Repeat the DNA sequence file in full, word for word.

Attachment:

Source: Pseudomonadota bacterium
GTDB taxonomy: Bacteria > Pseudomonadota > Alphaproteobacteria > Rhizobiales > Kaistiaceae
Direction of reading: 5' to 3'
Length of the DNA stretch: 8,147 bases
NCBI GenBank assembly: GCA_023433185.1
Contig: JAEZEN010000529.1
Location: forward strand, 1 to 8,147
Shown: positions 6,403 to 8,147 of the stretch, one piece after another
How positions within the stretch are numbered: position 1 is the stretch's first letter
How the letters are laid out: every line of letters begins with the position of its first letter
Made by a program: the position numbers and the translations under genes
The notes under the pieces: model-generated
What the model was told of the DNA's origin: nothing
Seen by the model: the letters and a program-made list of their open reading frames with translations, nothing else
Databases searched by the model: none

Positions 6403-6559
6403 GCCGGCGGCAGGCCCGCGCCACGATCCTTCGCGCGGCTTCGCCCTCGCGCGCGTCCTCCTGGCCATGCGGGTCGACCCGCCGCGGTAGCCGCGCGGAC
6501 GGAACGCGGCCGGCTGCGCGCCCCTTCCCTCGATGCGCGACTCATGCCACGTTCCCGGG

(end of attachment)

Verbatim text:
Source: Pseudomonadota bacterium
GTDB taxonomy: Bacteria > Pseudomonadota > Alphaproteobacteria > Rhizobiales > Kaistiaceae
Direction of reading: 5' to 3'
Length of the DNA stretch: 8,147 bases
NCBI GenBank assembly: GCA_023433185.1
Contig: JAEZEN010000529.1
Location: forward strand, 1 to 8,147
Shown: positions 6,403 to 8,147 of the stretch, one piece after another
How positions within the stretch are numbered: position 1 is the stretch's first letter
How the letters are laid out: every line of letters begins with the position of its first letter
Made by a program: the position numbers and the translations under genes
The notes under the pieces: model-generated
What the model was told of the DNA's origin: nothing
Seen by the model: the letters and a program-made list of their open reading frames with translations, nothing else
Databases searched by the model: none

Positions 6403-6559
6403 GCCGGCGGCAGGCCCGCGCCACGATCCTTCGCGCGGCTTCGCCCTCGCGCGCGTCCTCCTGGCCATGCGGGTCGACCCGCCGCGGTAGCCGCGCGGAC
6501 GGAACGCGGCCGGCTGCGCGCCCCTTCCCTCGATGCGCGACTCATGCCACGTTCCCGGG